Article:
Al-Jazeerah: Cross-Cultural Understanding
Opinion Editorials, September 2009
Muslim American News & Views
September 14, 2009
Verse: That You May Know Each Other
CAIR Director to Discuss Status of American Muslims on Al Jazeera
CAIR Rep Discusses American Attitudes Toward Islam (NPR - Audio)
9/11 Stigma Stays with Southwest Florida Muslims
CA: Young Athletes Embrace Ramadan Fast (Sacramento Bee)
VERSE OF THE DAY: THAT YOU MAY KNOW EACH OTHER - TOP
“O humankind! We created you from a single (pair) of a male and a female, and made you into nations and tribes that you may know each other (not that you may despise each other). Verily, the most honored of you in the sight of god is the most righteous of you.”
The Holy Quran, 49:13
CAIR DIRECTOR TO DISCUSS STATUS OF AMERICAN MUSLIMS ON AL JAZEERA - TOP
CAIR Executive Director Nihad Awad will discuss the status of American Muslims today live on Al Jazeera Arabic at 2:30 p.m. EST and on Al Jazeera English at 9 p.m. EST. He will also appear on BBC radio tomorrow at noon EST to discuss the same issue.
MUSLIMS SEEN AS FACING DISCRIMINATION - TOP NPR, 9/11/09
Click here to listen to the interview.
Eight years after the terrorist attacks of September 11, 2001, Americans think Muslims face more discrimination than any other religious group. That's according to a new survey conducted by the Pew Forum on Religion and Public Life. Pew Forum Senior Researcher Greg Smith and Ibrahim Hooper, National Communications Director for the Council on American-Islamic Relations, discuss the new findings.
Extended questioning at airports. Angry stares in the grocery store. Local conferences blasting their religion and calling it a threat to America's safety.
Life hasn't been easy for Southwest Florida Muslims since the Sept. 11, 2001 terrorist attacks. (More)
MUSLIMS TO HOLD INTERFAITH 9/11 VIGIL OUTSIDE WHITE HOUSE - TOP 'Light the Night for Peace and Friendship' in memory of victims
On September 11, 2009, the American Muslim Voice Foundation, along with interfaith groups and community organizations, will host a "Light the Night for Peace and Friendship" candle-light vigil and Ramadan fast-breaking meal (iftar) outside the White House in memory of the victims of the 9/11 terror attacks.
What: Interfaith Candle-Light Vigil and Iftar Why: To spread the Miracle Movement of Peace and Friendship When: Friday, September 11, 2009 Where: Lafayette Park, SE Quadrant, Washington, D.C. Time: Gather at 6 p.m. Short program begins at 6:30 p.m. Breaking of the fast at sunset, then prayer followed by the candle-light vigil. Contact: Samina Sundas, 650-387-1994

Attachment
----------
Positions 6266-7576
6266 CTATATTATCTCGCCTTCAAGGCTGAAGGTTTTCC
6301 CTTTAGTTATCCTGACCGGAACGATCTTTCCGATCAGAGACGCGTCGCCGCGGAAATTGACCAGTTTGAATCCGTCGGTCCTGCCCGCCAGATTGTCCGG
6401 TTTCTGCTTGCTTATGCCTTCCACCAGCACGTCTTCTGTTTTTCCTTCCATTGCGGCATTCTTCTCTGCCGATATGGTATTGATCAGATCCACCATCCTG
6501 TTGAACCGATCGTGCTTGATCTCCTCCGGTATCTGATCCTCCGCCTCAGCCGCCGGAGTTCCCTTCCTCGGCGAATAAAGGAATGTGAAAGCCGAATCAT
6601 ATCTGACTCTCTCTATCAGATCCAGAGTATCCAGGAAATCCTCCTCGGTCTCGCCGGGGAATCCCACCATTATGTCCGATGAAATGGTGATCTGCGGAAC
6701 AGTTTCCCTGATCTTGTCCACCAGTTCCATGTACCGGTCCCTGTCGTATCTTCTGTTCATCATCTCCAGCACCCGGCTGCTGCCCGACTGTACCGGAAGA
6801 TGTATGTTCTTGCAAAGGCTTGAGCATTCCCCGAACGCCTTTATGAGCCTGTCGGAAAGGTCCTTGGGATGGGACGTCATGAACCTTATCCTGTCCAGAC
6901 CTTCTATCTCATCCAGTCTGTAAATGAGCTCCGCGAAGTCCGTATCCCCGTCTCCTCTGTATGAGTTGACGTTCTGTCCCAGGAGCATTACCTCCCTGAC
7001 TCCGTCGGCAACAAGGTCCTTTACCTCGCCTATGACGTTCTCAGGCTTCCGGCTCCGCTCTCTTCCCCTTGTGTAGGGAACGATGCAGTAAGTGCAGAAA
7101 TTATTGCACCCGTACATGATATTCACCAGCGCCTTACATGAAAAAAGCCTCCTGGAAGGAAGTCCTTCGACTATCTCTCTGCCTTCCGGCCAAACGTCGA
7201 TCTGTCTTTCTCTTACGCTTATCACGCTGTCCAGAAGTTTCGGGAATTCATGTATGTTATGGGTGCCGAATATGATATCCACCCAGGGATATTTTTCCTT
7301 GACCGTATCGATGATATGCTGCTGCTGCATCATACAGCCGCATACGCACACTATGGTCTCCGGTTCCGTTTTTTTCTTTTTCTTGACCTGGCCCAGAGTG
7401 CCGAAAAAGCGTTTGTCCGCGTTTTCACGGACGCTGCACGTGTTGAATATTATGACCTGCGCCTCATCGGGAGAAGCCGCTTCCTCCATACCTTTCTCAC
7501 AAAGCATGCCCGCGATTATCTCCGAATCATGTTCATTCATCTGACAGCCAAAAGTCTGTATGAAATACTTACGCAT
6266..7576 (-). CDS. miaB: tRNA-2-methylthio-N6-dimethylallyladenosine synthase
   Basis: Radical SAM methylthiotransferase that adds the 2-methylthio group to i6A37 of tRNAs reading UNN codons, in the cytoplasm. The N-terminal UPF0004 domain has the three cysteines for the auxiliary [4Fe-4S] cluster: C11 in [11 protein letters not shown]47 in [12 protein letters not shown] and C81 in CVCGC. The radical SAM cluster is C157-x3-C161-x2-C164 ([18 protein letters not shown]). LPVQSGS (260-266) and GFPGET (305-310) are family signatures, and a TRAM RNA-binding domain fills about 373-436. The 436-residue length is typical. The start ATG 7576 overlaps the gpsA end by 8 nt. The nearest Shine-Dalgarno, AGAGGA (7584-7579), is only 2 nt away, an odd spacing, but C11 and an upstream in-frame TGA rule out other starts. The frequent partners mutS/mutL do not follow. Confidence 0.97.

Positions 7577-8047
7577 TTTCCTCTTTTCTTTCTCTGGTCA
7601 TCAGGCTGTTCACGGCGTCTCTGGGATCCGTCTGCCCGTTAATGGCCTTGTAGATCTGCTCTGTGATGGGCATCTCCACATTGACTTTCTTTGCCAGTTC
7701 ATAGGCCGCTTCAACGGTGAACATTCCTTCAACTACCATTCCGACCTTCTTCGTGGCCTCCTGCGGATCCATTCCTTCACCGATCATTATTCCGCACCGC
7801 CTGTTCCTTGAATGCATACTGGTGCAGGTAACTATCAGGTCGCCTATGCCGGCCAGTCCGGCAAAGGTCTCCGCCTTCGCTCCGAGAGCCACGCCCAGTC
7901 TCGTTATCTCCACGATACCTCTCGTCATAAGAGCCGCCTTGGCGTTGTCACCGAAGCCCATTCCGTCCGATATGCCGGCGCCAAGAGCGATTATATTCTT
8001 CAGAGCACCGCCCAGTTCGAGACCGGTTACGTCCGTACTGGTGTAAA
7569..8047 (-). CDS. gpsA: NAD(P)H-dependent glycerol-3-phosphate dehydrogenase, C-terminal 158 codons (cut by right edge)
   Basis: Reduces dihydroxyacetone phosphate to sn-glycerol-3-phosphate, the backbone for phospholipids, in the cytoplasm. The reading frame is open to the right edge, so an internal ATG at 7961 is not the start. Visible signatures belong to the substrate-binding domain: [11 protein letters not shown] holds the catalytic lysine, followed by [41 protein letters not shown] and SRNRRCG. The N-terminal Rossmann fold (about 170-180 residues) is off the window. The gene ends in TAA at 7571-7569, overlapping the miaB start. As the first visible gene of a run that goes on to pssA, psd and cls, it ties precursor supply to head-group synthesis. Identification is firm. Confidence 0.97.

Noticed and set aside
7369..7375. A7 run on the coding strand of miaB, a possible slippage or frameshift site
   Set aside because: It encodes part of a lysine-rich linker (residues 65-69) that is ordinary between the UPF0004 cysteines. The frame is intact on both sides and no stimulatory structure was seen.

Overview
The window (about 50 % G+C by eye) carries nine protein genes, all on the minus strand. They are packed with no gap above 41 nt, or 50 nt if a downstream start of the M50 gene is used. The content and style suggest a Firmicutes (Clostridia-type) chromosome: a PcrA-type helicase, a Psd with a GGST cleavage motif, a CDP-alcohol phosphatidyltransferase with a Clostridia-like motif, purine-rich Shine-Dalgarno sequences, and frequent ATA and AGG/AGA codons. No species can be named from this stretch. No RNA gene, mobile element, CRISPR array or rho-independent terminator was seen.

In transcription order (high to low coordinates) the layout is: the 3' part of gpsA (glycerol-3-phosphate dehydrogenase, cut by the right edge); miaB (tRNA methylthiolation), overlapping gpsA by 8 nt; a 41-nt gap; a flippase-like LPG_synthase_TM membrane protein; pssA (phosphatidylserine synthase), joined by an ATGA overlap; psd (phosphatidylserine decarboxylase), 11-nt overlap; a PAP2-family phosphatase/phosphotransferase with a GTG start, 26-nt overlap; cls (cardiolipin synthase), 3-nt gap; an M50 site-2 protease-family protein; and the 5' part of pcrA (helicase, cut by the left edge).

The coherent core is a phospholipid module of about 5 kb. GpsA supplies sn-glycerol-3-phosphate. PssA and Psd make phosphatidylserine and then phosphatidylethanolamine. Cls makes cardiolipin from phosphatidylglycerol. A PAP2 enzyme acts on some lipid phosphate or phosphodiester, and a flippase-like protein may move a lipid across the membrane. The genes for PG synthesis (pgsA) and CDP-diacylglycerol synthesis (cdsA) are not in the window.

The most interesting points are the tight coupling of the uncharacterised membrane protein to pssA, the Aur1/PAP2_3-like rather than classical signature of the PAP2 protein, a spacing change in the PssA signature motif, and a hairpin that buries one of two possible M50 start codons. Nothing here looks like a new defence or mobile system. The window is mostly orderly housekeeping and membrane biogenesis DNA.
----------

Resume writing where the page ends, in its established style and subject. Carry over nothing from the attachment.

A press conference announcing the vigil and iftar will be held 11 a.m. September 10 at the New York Avenue Presbyterian Church in Washington, D.C.
Speakers: Rev. Dr. David Ensign, pastor, Clarendon Presbyterian Church, Arlington, Va., and Christian Peace Witness, Medea Benjamin, Nihad Awad, National Executive Director of Council on American-Islamic Relations (CAIR), Co-Founder of Code Pink, Rabbi David Shneyer. Bill Galvin, National Committee of the Presbyterian Peace Fellowship. (His children lost their uncle on Sept. 11-He worked in the World Trade Center.) Samina Sundas, Founding Executive Director of the American Muslim Voice
When: On Thursday, September 10, 2009 Where: New York Avenue Presbyterian Church, Washington DC Time: 11 a.m.
We will honor the 9/11 victims and their families by sowing the seeds of peace and friendship. Together we can build a safe secure, peaceful and harmonious world.
Please join hands with us as we walk on the path Dr. Martin Luther King Jr. paved for us. Become full partners in "The Miracle Movement of Peace and friendship." We will foster friendships among all Americans and the world by bridging the cultural and religious gap.
To become a part of this movement please click "Light the Night for Peace and friendship" at http://www.amuslimvoice.org
In a statement issued today, the Council on American-Islamic Relations (CAIR) said: “As we mark the eighth anniversary of the 9/11 terror attacks, CAIR and the American Muslim community mourn the deaths of our fellow citizens and pledge to continue doing whatever we can to ensure that our nation never again feels the pain and loss suffered on that tragic day.”